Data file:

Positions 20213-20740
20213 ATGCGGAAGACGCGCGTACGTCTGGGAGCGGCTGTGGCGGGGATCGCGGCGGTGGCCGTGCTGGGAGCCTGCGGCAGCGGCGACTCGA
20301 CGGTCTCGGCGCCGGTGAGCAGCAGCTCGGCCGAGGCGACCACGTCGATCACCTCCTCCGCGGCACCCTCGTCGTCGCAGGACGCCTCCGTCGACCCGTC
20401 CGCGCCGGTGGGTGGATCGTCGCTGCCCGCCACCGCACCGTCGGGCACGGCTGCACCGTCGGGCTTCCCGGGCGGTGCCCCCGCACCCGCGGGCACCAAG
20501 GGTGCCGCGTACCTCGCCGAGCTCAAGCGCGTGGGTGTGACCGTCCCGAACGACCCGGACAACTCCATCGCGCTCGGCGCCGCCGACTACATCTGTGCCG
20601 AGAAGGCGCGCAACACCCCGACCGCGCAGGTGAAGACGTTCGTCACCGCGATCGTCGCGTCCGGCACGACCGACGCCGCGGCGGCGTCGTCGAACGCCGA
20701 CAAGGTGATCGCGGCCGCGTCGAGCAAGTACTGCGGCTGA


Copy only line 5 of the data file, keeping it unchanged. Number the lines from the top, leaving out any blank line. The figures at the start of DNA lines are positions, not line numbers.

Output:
20501 GGTGCCGCGTACCTCGCCGAGCTCAAGCGCGTGGGTGTGACCGTCCCGAACGACCCGGACAACTCCATCGCGCTCGGCGCCGCCGACTACATCTGTGCCG